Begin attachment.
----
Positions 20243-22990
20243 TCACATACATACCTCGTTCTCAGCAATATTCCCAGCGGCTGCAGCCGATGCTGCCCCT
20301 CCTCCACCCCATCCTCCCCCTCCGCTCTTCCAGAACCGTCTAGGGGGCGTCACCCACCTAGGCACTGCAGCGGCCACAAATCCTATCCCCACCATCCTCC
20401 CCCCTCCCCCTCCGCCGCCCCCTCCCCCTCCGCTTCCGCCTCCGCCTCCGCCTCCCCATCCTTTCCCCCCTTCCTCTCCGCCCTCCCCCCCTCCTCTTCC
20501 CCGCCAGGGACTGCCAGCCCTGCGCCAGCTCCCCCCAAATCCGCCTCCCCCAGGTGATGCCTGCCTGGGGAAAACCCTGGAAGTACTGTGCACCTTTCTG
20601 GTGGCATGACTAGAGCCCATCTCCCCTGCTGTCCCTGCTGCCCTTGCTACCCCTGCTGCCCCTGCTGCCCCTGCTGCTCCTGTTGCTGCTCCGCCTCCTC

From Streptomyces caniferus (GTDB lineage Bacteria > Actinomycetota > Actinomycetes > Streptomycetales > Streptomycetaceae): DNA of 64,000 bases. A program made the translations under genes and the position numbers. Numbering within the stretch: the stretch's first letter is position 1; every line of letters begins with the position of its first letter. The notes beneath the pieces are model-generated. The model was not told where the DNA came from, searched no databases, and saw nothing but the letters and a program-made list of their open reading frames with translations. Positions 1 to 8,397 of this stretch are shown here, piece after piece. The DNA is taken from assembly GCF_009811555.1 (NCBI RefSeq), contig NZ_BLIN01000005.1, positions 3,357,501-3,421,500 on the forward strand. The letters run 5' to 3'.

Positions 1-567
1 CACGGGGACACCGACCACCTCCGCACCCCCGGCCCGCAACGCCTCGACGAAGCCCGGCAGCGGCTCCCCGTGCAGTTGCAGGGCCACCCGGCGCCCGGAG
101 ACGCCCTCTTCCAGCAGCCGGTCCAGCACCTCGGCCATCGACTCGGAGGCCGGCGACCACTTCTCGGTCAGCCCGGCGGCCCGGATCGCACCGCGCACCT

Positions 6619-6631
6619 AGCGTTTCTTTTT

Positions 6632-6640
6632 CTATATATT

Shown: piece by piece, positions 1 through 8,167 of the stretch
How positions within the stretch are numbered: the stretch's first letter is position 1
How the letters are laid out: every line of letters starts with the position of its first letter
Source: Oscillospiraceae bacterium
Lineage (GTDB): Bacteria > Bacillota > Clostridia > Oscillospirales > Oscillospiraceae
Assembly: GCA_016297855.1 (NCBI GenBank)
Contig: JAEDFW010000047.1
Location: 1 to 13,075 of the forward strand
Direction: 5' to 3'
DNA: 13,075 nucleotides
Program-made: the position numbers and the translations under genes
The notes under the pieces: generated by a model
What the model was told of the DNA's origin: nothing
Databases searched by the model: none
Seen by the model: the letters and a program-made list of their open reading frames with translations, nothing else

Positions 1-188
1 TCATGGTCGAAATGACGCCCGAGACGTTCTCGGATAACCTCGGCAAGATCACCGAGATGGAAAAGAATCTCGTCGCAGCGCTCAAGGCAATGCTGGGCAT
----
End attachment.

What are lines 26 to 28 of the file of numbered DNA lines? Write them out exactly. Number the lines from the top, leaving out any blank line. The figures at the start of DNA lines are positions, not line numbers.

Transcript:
The notes under the pieces: generated by a model
What the model was told of the DNA's origin: nothing
Databases searched by the model: none